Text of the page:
PCSE Seed Grants in Action: Report #3 from YAF Ghana

Each year, the Patricelli Center for Social Entrepreneurship awards three $5,000 seed grants to fund the launch or early-stage growth of a project, program, or ventureYAF Ghana, run by Ferdinand Quayson ’20, was one of this year’s winners. This is Ferdinand’s second report since receiving funding from the PCSE in March 2018. You can read his other reports here and here.


Since our last report, a lot has happened. We have had tremendous progress in our overall aim for our program and also experience some setbacks along the way. This third report is a thorough reflection of the various stages our program has undergone since winning the PCSE Seed grant earlier last year.

But, let’s start with the positives. Last year, we expanded our YAF Ghana Scholarship workshops which we initiated as part of our overall goal of expanding access to higher education. The program which began in 2017 was our way of ensuring that student from the most impoverished areas in Ghana has access to valuable information about the various scholarships and funding avenues available to them. In 2018 we expanded the program to include 10 more schools. The scholarship workshops also brought together various government and private entities in the academic scholarship sector, including representatives from Ghana Scholarship Secretariat, MasterCard foundation at Ashesi University, and the Ghana Education Service. Over 6,000 students participated in our program across two main regions: Brong Ahafo, and the Northern Region. Since the end of the 2018 Scholarship workshop, we have received positive feedback from the students, teachers, and the administrations of the various schools that took part in the program.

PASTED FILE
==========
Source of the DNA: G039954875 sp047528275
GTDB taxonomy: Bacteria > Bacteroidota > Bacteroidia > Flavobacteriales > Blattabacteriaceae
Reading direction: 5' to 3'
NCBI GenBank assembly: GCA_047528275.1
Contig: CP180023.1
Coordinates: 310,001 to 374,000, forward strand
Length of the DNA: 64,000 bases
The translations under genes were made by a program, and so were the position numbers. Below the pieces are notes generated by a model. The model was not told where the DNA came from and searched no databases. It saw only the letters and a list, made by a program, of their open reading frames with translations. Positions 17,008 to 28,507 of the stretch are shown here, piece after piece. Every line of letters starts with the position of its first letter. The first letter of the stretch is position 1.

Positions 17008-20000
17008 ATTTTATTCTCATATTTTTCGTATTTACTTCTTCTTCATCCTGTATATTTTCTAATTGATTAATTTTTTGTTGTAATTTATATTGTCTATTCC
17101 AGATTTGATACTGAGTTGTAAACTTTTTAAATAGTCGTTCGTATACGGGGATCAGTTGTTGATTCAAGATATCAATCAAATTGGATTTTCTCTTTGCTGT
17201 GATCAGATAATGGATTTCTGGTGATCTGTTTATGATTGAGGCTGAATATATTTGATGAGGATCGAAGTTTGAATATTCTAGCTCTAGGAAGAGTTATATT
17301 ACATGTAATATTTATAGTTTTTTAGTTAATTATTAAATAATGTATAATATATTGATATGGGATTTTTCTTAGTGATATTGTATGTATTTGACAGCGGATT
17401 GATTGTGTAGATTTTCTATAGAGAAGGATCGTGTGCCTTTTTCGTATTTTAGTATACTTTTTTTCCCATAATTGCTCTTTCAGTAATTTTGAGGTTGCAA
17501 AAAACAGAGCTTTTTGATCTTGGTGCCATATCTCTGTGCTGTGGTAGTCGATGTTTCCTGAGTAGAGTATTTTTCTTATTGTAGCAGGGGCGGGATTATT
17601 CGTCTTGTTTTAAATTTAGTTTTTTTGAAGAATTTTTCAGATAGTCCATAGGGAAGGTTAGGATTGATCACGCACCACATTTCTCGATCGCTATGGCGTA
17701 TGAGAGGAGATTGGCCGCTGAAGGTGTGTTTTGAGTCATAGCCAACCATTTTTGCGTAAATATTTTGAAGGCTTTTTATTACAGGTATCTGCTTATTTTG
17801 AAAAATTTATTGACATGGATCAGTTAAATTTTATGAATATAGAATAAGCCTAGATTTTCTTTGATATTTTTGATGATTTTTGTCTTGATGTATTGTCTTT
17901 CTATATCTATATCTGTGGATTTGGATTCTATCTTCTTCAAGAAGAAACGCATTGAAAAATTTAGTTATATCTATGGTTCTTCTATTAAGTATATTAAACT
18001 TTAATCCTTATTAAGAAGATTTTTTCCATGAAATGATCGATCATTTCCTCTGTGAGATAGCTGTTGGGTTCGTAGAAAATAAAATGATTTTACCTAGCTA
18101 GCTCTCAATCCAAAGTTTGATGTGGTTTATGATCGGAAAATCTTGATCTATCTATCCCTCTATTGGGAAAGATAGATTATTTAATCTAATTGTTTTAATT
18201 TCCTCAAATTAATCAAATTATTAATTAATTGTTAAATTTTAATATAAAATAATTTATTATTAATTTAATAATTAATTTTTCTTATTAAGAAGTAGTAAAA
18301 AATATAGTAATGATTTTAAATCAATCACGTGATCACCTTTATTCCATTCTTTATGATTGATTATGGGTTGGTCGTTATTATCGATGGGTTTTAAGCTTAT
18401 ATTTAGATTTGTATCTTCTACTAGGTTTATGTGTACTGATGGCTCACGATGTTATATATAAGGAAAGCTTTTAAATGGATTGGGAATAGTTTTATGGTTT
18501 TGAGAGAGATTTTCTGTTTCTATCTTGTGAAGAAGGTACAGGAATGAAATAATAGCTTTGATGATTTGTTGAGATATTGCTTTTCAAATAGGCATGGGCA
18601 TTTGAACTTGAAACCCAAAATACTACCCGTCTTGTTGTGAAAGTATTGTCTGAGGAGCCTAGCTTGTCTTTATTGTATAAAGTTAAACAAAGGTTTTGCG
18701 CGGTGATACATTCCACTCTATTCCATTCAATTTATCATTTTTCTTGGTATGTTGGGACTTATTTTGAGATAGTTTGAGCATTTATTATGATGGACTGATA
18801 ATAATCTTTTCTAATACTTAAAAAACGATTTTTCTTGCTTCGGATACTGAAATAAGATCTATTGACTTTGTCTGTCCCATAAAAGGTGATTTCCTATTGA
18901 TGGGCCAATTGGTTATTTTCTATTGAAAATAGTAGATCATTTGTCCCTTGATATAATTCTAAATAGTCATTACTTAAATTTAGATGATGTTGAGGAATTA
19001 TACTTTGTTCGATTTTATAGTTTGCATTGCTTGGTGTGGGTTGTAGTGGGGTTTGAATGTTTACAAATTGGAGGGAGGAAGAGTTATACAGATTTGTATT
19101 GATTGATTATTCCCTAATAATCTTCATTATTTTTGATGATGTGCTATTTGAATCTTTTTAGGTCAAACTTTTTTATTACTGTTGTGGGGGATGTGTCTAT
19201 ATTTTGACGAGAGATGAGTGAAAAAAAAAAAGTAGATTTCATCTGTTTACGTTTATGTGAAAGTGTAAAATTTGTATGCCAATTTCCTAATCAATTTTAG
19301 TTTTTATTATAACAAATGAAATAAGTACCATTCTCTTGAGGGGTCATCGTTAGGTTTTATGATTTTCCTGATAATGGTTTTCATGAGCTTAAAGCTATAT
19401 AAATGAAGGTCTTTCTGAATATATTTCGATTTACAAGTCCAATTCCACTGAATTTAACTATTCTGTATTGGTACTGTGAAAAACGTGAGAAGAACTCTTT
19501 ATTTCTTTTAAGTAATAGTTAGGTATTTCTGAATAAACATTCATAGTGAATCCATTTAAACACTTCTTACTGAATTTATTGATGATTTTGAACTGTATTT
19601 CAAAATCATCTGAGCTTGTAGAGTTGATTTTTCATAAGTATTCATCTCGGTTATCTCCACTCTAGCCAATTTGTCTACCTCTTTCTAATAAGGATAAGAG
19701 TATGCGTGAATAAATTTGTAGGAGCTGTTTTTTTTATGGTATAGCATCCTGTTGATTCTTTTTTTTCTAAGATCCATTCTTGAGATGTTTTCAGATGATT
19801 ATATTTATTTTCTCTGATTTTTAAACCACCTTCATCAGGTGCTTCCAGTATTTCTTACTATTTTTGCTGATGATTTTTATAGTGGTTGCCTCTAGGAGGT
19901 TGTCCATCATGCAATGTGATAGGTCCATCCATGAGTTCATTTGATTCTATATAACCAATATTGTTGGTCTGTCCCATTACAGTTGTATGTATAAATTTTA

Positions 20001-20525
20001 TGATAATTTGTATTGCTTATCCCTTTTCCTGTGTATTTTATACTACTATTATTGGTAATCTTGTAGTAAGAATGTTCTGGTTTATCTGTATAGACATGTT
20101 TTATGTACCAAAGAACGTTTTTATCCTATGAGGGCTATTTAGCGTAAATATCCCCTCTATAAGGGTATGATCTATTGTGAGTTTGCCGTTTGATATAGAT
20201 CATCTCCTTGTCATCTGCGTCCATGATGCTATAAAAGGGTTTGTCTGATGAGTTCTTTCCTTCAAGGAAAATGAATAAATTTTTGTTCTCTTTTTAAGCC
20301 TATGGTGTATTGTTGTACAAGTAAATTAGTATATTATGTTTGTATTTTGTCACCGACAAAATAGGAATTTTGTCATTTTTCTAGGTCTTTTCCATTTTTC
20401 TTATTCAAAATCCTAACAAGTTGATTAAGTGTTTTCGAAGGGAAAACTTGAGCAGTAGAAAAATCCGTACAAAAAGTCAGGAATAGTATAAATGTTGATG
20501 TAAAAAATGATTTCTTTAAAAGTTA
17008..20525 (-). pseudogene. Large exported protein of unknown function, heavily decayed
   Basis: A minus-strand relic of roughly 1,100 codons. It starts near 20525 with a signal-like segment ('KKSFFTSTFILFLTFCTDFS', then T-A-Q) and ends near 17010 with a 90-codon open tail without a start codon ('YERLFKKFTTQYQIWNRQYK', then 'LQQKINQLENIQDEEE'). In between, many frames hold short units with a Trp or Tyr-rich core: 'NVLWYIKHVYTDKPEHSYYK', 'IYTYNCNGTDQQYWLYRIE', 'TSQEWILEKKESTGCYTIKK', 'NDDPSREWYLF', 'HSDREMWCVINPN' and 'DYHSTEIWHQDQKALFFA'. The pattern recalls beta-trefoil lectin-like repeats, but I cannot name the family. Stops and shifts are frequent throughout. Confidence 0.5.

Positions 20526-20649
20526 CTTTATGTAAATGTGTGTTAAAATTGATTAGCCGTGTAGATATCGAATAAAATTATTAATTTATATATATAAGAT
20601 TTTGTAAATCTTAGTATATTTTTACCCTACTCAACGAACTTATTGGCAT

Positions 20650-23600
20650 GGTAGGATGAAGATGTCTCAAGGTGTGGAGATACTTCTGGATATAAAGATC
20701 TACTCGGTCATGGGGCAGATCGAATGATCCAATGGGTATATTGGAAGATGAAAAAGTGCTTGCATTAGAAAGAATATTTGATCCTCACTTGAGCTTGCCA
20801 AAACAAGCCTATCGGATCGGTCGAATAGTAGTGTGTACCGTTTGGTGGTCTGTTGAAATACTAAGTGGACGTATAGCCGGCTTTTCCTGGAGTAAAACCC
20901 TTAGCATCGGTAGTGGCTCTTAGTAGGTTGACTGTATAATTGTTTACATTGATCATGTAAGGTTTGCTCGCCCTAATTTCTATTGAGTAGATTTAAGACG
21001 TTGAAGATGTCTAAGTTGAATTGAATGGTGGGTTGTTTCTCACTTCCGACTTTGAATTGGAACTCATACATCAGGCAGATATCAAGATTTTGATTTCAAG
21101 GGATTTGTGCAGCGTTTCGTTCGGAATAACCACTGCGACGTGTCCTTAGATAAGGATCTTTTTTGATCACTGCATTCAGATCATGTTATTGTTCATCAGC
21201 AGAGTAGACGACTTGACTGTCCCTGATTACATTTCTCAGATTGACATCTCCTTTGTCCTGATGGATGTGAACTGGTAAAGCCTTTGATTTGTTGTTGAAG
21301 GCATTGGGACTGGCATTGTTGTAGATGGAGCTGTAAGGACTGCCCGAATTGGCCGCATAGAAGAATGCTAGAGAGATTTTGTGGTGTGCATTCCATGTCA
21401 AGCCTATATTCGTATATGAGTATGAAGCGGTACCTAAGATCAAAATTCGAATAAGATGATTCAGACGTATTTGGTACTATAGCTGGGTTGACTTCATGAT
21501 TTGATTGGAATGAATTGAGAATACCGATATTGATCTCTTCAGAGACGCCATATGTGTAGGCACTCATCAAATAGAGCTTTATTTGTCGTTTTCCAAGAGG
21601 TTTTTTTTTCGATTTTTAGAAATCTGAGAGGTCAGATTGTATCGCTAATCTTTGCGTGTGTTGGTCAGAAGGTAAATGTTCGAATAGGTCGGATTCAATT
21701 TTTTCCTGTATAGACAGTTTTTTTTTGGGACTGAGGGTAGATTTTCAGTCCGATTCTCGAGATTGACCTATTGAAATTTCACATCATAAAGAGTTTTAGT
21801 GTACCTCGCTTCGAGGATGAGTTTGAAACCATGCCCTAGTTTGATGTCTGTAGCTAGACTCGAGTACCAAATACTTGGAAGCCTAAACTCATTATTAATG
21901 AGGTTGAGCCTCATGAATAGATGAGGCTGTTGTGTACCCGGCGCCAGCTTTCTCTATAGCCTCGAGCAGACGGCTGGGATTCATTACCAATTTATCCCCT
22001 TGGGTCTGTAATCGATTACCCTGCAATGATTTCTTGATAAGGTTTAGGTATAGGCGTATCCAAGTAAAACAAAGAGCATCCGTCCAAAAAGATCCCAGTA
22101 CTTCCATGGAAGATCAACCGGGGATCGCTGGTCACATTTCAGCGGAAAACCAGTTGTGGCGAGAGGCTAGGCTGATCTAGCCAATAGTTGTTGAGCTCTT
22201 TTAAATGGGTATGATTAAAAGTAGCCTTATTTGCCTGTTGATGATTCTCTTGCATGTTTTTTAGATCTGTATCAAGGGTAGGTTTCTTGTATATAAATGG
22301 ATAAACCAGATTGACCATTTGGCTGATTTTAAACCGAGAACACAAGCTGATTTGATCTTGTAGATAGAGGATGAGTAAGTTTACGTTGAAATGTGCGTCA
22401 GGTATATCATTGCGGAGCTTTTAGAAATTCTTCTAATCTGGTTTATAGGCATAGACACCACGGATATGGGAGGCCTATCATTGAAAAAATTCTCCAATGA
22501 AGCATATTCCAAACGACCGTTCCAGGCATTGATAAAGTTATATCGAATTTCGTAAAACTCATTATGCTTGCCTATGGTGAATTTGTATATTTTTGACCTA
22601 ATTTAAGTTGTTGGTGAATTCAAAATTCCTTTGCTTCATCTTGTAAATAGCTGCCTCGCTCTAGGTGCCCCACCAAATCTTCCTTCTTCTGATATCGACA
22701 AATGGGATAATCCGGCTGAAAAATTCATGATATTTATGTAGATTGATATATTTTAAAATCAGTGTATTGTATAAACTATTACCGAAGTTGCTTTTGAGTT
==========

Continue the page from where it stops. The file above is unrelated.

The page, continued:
After the scholarship workshop, we embarked on our ambitious YAF Ghana Scholars Program. First, we needed a home where we could coordinate the activities of YAF Ghana  and also house the scholars in the program. Thanks in part to the PCSE Seed Grant, and our major donors, we were able to rent a place that served the purpose. The seven-bedroom house contains spaces for YAF Ghana office, a classroom and a library, boys and girls rooms, and space for staff. The space enabled us to roll out the YAF Ghana Scholars program, an initiative that helps gifted but needy students from some of the poorest communities in Ghana to gain admission to elite colleges in North America.